A group of sports cardiologists delivered promising results on Thursday, March 4 that show that the risk for inflammatory heart disease in athletes diagnosed with COVID-19 is low.
The study, published in JAMA Cardiology, aims to answer a question cardiologists and athletes have had since the pandemic began: What can athletes do to mitigate the risk of myocarditis after COVID-19?
The previous return-to-play guidelines put out by the American College of Cardiology Sports and Exercise was meant to fill a temporary void while data was being collected. As Dr. Jonathan Kim, a co-author on the ACC’s return-to-play guidelines told Women’s Running in May of 2020, that kind of data collection takes time. “You obviously have to build up the numbers and as fast as we work on that, these athletes are coming to our clinics now and need guidance,” he said.
This study—authored by a cohort of 16 people affiliated with six major North American sports organizations, universities, and hospitals—backs up what the ACC put forth in May and then amended in October.
In total they looked at 789 professional athletes from the National Hockey League, Major League Soccer, Major League Baseball, National Football League, National Basketball Association, and Women’s National Basketball Association.
All of the included pro sports groups implemented precautionary cardiac screening for any player that tested positive for COVID-19 from May 2020 through October 2020. Severity of illness ranged from 58% symptomatic to 42% asymptomatic or minimally symptomatic.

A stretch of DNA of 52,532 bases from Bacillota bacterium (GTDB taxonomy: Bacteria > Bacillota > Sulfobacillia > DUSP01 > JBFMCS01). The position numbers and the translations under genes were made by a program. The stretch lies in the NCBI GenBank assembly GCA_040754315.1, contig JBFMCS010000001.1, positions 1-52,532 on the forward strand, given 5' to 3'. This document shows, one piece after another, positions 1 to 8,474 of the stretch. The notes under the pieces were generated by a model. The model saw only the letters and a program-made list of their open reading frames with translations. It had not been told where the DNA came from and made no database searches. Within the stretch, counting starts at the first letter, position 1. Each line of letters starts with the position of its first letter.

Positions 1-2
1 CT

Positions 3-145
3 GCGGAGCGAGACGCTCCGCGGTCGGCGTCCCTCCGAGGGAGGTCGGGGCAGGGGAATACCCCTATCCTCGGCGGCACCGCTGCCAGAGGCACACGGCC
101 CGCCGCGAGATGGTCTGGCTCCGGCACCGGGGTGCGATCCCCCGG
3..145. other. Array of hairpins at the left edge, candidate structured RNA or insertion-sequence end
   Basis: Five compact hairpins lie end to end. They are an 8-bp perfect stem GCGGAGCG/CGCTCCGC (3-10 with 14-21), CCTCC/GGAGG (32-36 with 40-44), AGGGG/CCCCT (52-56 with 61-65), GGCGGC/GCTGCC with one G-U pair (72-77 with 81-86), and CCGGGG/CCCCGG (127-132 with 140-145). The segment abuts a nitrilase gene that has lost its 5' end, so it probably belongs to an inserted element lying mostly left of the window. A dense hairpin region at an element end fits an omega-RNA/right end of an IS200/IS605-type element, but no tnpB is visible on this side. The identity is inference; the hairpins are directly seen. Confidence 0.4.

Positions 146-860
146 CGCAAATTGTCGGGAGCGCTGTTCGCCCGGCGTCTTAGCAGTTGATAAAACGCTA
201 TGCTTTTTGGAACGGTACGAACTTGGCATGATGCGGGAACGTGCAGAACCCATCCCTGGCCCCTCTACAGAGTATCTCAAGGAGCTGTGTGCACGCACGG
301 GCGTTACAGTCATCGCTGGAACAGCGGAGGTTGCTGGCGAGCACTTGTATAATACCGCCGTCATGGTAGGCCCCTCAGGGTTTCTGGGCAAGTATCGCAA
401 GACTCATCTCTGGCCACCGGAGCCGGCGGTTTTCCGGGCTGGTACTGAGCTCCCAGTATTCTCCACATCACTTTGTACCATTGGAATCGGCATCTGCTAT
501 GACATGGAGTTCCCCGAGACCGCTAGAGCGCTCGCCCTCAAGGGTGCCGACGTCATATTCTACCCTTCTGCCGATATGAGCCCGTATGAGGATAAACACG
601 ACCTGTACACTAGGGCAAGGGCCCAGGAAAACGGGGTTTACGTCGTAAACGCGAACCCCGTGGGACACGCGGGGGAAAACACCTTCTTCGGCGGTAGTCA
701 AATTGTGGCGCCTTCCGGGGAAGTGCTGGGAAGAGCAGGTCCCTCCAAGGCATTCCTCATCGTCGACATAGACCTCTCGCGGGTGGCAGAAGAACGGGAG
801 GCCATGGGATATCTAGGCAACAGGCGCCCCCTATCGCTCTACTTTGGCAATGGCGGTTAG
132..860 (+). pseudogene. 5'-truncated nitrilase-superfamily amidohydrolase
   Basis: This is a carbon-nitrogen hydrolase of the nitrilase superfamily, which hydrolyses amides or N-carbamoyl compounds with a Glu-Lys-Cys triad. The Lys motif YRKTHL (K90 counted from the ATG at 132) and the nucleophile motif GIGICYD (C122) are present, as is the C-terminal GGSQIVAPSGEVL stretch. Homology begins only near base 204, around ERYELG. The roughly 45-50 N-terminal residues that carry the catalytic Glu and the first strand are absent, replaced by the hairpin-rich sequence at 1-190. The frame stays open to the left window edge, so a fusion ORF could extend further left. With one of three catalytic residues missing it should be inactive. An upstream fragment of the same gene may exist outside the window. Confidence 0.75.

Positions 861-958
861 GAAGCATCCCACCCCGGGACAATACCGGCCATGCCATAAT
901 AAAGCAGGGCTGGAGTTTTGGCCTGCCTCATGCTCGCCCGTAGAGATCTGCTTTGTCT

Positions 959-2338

If they tested positive, athletes had to complete troponin testing (a blood test that helps detect heart injury), electrocardiogram (records the electrical signals that make up a heartbeat), and resting echocardiogram (an ultrasound that looks at the structure and function of the heart). If any of those tests came back with concerning results they were referred for further testing.
Only 30 of the athletes were referred for further testing and of those, five showed signs of inflammatory heart disease. Three were diagnosed with myocarditis and two were diagnosed with pericarditis, which is when the tissue surrounding the heart becomes inflamed. That accounts for less than 1% of the athletes studied.
Myocarditis can be very serious for athletes, but especially runners. “For endurance athletes, the presence of myocarditis is a risk for dangerous arrhythmias that could lead to a cardiac emergency,” says Dr. David Engel, a cardiologist at Columbia University Irving Medical Center and co-author of the study. This is because high heart rates and high myocardial oxygen demand can trigger the arrhythmias, he adds.
The authors concluded that the more serious the symptoms of COVID-19, the greater the risk for cardiac injury. If you have more serious symptoms, you should return to running cautiously to avoid developing myocarditis or pericarditis. For people who are asymptomatic or have a mild case, it’s safe to return to activity after self-isolating per CDC guidelines.
Like nearly everything else with this virus, there is more research to be done. According to Dr. Engel, the pro leagues are continuing research and conducting follow-ups. “We need to see if the athletes who were found to have cardiac inflammation in the early post-viral illness period resolves or if the inflammation leaves any scarring in the heart,” he says. They also want to confirm that those who had normal cardiac function initially don’t develop an inflammatory heart disease later on.